DIY: The Off Grid Ham Portable DC Power Pack.

There are not too many options for radio amateurs who want portable DC power beyond the batteries in their devices. The Off Grid Ham 100 Watts For $300 Solar Power Plant is one alternative, but that can be too much for the ham who only needs to run a handheld/QRP radio or a cellphone off the grid for a weekend or so. I’ll take you through a very easy one-afternoon project that will give you enough juice to operate your handheld radios & other light electronics for a long time without draining your wallet. Welcome to the Off Grid Ham DIY portable DC power pack.

The Problem.
Light duty portable DC power for ham radio is somewhat hard to come by. There are the effective but quite expensive “solar generators” that do not deliver enough energy to justify their price tags. I’ve also seen hams use automotive “jump boxes” that are great for jump starting cars but are not particularly well suited for ham radio purposes.

I don’t know why a decent, affordable, ham radio-specific DC battery box does not exist on the commercial market, but there is definitely a void out there. This project will fill that void, and like all Off Grid Ham DIY projects, it respects your wallet.

The Portable DC Power Pack Project Overview: Two Options.
The Off Grid Ham DC power pack can be made in two configurations. The first is a “budget model” that will cost about $50. The second uses a West Mountain Radio Rig Runner which offers ease of construction and a cleaner appearance. Version 2 will cost about $110. Both have a 5 amp-hour SLA battery. The entire system weighs only a few pounds and is completely contained in a small, easy to carry plastic case.

dc poer pack

Photo 1A. Off Grid Ham original photo ©2015

dc power pack

Photo 1B. Off Grid Ham original photo ©2016

Photos 1A and 1B above are the finished version 2 DC power pack. All the wires and components fit neatly into the case. You can arrange the components to fit your taste. Batteries come in different shapes so your results may vary from mine.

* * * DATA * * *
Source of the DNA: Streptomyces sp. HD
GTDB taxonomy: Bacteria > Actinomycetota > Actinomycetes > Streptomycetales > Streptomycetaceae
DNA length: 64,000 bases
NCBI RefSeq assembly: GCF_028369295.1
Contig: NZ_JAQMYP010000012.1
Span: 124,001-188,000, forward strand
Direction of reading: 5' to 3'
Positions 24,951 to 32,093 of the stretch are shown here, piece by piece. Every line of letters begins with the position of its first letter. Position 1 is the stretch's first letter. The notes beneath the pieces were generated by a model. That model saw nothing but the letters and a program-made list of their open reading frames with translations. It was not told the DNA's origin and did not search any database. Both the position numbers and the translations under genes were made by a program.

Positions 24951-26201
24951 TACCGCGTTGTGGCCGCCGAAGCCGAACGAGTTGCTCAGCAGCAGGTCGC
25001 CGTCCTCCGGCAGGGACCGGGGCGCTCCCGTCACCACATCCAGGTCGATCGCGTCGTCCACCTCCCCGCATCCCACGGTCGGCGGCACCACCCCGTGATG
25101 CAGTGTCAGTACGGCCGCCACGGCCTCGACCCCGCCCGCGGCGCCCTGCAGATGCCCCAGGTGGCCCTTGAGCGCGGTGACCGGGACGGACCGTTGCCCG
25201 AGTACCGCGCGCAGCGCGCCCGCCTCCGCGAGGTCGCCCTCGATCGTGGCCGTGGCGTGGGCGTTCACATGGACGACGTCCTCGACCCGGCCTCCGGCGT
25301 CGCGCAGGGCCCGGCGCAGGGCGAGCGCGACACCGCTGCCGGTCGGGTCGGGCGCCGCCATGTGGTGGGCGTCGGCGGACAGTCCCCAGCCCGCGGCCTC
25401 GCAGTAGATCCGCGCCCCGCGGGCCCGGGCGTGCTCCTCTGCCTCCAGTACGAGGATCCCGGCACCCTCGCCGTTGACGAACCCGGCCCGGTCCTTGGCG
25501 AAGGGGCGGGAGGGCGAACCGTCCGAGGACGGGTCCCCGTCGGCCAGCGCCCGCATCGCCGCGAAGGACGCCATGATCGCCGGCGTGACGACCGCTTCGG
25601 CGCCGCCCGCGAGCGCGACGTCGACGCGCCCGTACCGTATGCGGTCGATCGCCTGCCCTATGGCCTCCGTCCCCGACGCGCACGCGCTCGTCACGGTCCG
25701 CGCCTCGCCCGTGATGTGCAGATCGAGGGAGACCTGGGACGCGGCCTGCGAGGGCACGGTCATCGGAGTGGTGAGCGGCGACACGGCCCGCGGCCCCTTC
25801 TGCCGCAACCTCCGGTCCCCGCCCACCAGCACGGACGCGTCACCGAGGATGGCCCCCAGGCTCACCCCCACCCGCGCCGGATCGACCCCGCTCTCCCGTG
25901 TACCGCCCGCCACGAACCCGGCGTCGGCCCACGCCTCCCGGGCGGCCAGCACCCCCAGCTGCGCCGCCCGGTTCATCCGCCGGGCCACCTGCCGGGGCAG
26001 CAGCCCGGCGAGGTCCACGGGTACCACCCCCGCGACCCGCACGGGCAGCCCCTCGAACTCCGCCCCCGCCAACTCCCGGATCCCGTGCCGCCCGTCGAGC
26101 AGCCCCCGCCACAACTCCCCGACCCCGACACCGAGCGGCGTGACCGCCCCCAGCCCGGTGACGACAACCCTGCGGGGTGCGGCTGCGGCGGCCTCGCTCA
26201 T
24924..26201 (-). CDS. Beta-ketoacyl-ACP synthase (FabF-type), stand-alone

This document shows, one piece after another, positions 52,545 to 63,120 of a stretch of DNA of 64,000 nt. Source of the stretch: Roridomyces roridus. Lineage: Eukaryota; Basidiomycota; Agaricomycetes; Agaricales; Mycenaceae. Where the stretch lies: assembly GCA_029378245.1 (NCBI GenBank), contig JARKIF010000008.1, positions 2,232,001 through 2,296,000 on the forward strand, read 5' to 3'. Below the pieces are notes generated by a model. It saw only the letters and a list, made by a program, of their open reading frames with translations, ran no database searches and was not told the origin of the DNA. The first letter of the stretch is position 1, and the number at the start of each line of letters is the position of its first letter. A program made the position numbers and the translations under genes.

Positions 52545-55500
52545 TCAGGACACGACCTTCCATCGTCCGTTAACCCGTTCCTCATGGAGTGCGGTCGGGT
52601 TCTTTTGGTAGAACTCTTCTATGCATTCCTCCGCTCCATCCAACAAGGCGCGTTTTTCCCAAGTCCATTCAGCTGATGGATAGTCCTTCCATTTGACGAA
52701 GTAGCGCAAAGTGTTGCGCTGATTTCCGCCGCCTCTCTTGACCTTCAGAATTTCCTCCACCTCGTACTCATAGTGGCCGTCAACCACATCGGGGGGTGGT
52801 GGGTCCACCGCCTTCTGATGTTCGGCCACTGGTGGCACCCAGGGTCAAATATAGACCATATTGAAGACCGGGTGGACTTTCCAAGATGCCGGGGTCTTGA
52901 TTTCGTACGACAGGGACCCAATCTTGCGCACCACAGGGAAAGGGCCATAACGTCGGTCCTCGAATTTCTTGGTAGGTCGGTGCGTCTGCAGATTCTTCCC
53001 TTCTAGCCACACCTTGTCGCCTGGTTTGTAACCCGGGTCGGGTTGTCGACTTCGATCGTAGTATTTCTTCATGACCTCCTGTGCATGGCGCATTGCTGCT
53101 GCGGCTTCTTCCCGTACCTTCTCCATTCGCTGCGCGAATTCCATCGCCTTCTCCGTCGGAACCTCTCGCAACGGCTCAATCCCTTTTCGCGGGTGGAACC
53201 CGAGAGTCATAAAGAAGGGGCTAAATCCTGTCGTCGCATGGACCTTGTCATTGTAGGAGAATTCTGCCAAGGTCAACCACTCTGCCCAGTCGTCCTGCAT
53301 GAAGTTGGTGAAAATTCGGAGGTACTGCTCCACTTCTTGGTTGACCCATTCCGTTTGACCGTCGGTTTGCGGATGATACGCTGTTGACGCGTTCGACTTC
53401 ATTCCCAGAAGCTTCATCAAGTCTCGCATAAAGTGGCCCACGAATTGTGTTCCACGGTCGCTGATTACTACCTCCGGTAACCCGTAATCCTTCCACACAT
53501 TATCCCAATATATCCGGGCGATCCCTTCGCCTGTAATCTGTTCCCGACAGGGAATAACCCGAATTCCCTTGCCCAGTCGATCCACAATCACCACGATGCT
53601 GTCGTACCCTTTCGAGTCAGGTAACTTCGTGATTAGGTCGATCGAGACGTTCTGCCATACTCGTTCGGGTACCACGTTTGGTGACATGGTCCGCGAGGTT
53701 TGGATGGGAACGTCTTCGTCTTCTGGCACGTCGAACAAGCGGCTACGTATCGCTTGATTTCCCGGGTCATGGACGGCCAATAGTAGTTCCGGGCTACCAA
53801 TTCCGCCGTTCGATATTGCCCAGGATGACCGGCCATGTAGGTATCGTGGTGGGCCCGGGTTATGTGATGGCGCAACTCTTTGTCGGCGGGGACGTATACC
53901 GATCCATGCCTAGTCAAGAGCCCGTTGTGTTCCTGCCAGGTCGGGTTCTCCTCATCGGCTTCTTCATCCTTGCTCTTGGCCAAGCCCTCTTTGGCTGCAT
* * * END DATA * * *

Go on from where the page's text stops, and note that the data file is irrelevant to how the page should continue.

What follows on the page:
Parts List–Budget Version 1
Plastic ammo box  $7.99 from Harbor Freight –these are often on sale for much less and are sometimes given away free as a promotion.

Automotive DC distribution block $10.00 from Advance Auto

5 amp-hour SLA battery $14.97 from Amazon

12 volt automotive male lighter plug $5.00, available almost anywhere (auto parts store, Walmart, etc.)

Assorted wire, fuses, connectors, sales taxes, shipping fees: $12.04.

You will also need a busbar or some common point to connect the negative side of each circuit back to the battery. This feature is built into the Rig Runner in version 2, but an automotive fuse panel has no negative terminal because the car frame is used for this purpose. Therefore, you will have to make your own common negative. In my example (photo 2, below) I used a bar intended for a 120 volt breaker panel but any kind of terminal strip will do.

VERSION 1 TOTAL= $50.00-$55.00

Parts List –Upgraded Version 2.
Use all of the parts from version 1 except replace the automotive DC block and the busbar with a Rig Runner 4005 $69.00 from West Mountain Radio Note: The 4005 comes with fuses.

MFJ also makes similar devices.

VERSION 2 TOTAL=  $100-$110.00

Putting the DC power pack together is about as basic as it gets. Cut each wire to size and make your connections. You do not want a jumbled up mess in the box, but leave enough slack to remove the components for servicing.

Connect the wires from the positive and negative of the battery to the respective terminals on the automotive DC block or Rig Runner. Cut a notch in the edge of the case for the wires so you can close the lid when using the DC power pack.